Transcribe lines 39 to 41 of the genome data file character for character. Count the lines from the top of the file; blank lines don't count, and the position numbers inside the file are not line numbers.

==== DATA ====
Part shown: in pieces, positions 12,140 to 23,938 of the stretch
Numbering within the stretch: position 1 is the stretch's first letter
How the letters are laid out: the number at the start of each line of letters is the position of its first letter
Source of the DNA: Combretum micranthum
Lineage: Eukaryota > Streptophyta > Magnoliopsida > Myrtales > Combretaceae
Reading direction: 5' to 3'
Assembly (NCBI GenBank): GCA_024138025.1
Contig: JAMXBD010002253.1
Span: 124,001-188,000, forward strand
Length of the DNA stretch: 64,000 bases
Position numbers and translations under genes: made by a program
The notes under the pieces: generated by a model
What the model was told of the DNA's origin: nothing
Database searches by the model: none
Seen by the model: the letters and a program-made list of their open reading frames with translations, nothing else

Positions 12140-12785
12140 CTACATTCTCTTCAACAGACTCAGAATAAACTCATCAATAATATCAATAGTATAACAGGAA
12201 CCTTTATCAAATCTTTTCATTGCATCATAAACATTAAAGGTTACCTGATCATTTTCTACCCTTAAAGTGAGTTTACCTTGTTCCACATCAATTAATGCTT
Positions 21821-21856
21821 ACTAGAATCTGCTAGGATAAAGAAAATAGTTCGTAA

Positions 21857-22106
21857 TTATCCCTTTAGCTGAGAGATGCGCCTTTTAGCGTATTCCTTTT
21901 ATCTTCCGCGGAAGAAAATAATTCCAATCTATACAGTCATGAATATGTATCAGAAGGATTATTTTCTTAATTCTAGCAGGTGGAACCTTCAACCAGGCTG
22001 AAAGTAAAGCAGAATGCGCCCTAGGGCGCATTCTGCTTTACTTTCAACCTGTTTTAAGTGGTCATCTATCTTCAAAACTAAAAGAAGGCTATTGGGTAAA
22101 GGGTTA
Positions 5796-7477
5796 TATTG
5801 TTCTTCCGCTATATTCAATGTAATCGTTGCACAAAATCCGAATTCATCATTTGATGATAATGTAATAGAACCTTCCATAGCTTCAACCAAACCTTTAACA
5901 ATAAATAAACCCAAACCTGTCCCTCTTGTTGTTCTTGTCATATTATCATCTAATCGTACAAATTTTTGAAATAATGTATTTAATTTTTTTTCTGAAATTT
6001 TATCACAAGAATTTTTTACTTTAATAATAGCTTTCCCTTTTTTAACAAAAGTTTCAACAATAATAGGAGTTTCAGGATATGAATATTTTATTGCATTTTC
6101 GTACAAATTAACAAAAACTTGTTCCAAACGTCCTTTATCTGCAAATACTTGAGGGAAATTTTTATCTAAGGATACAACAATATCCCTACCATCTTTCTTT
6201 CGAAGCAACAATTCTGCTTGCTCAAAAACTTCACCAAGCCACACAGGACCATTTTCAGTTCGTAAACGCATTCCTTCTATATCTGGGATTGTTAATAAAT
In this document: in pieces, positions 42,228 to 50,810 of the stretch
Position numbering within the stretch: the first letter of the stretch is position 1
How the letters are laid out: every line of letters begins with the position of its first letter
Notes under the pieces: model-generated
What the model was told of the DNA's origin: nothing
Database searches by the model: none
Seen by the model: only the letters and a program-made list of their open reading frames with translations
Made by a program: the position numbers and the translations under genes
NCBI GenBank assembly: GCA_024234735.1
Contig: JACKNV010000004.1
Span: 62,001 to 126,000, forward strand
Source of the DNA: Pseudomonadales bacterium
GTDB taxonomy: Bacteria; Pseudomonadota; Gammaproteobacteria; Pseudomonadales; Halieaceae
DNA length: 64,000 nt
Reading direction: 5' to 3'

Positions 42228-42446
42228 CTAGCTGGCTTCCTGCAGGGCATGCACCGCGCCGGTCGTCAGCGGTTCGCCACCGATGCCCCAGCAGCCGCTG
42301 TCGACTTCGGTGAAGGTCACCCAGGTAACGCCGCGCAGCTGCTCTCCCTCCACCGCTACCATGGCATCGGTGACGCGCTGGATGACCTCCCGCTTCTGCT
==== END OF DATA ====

Seen by the model: only the letters and a program-made list of their open reading frames with translations
Made by a program: the position numbers and the translations under genes
NCBI GenBank assembly: GCA_024234735.1